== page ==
This "pattern" is put together from clumps of data gathered by surveillance robots hovering high in the sky above Pakistani towns and villages, watching people as they go about their ordinary business, and from whatever bits of local gossip the CIA can glean from paid operatives raking through their neighbor’s private lives. Naturally, the CIA refuses to describe "the standards of evidence" by which it decides to kill unknown, defenseless people with missile strikes on houses, compounds and neighborhoods. And of course, the Agency claims it is targeting only "militants" (however that infinitely elastic term is being defined these days).

Yet at the same time, the Terror War operatives cannot resist boasting that they are sweeping up so much information that they can determine "the characteristics of individual people." And since is it the pattern of observed daily life that yields the designation of a person as a "militant," the CIA must inevitably be tracking countless numbers of innocent people as well. Otherwise, how could they discern specific "patterns of life" that indicate the existence of a hitherto unknown "militant" within a given population? You can only get such data by observing that population as a whole.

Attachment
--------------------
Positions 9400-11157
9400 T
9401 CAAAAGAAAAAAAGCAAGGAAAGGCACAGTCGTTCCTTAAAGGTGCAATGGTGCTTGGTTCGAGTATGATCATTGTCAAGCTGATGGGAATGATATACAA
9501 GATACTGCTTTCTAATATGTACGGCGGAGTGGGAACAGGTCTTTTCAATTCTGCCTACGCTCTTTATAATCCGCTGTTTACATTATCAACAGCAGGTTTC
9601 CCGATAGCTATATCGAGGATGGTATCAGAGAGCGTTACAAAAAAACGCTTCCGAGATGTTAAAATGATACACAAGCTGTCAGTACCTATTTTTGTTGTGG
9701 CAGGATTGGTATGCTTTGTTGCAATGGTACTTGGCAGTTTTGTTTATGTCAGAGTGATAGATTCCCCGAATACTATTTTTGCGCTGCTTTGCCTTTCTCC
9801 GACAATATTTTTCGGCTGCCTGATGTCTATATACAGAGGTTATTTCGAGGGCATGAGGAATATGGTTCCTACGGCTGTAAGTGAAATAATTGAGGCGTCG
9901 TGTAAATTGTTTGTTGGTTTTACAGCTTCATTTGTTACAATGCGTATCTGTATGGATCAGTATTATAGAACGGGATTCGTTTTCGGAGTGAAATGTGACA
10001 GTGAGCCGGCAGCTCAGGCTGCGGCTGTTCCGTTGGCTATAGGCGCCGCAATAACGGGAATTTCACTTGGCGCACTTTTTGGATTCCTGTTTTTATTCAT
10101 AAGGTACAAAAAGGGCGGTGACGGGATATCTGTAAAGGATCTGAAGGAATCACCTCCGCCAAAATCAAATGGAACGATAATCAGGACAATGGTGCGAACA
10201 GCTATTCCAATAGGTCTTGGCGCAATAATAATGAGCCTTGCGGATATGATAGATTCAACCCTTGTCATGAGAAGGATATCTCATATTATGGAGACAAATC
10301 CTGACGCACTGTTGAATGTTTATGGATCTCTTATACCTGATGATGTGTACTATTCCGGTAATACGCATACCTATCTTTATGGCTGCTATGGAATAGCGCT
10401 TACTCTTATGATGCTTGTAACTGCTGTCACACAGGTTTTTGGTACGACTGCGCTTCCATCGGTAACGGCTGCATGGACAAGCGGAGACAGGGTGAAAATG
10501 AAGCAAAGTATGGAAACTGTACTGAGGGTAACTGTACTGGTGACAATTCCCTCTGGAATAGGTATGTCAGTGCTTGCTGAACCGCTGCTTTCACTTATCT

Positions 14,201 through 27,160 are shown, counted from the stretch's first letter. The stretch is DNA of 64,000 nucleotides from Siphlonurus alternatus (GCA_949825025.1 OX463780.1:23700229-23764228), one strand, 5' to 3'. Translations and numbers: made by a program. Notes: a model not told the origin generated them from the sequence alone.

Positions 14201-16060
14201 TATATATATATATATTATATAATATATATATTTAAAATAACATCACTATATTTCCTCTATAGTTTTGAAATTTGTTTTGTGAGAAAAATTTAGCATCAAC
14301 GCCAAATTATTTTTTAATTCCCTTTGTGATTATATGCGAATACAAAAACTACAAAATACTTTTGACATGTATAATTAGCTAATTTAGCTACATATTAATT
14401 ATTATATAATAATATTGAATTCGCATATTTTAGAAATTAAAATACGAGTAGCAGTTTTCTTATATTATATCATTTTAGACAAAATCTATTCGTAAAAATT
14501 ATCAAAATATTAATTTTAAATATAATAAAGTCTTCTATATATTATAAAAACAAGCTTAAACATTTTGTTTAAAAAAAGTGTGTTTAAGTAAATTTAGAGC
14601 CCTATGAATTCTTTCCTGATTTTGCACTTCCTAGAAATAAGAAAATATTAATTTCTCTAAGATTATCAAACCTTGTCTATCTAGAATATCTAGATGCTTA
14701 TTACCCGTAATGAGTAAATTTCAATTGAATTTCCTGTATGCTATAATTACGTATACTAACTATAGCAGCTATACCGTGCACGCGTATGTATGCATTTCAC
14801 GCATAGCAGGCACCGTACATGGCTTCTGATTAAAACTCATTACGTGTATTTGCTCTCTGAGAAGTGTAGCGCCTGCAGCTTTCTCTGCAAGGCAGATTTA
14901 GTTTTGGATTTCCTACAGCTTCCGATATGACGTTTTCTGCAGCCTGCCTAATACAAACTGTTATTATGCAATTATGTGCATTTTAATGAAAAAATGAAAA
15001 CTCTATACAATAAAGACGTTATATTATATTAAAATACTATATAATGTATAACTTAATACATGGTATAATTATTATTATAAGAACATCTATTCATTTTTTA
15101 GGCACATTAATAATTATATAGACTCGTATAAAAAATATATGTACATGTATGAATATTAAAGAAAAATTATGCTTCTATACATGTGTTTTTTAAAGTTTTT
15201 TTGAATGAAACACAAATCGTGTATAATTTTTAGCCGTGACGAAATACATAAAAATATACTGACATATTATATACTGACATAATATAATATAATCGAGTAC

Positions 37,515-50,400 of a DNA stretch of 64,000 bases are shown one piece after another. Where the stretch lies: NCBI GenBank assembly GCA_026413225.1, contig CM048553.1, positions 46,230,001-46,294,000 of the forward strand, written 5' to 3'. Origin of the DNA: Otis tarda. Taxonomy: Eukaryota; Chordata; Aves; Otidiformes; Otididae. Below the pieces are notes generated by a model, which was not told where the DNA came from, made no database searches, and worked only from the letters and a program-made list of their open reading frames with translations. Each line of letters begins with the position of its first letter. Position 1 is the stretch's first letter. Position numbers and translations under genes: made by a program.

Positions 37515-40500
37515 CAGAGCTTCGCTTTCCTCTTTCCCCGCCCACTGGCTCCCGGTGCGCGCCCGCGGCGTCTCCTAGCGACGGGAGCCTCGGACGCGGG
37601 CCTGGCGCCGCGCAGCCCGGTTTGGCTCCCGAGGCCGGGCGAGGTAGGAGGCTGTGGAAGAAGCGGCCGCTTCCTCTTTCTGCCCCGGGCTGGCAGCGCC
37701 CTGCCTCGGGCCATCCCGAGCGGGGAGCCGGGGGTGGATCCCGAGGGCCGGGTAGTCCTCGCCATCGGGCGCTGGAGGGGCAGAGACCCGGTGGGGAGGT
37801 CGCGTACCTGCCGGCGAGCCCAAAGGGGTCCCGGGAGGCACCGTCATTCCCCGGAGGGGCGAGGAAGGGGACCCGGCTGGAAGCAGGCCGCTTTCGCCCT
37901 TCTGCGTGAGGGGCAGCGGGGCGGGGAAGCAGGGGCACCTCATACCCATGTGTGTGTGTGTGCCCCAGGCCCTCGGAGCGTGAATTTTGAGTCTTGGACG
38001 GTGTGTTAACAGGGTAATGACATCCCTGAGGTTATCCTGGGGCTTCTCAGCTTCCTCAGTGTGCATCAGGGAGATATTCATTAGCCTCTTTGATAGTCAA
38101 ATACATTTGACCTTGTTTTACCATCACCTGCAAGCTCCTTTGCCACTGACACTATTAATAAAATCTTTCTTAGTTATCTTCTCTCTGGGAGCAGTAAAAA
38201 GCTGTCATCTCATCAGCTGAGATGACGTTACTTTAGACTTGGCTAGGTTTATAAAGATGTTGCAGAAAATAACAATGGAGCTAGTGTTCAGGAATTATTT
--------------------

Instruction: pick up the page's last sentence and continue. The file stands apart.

We truly have sunk to new lows…!

by CTuttle

Petraeus And NATO Get In Bed With Wali Karzai

5:00 pm in Uncategorized by CTuttle

Part 2 of Wars sending U.S. into ruin

We can literally half our current Defense Budget and we’d still spend more than the rest of the World combined…! So pardon me if this recent rhetoric from SecDef Gates Criticizes Bloated Military Bureaucracy falls on deaf ears here, and, in the halls of congress…! It would be lovely if we saw front page headlines such as this…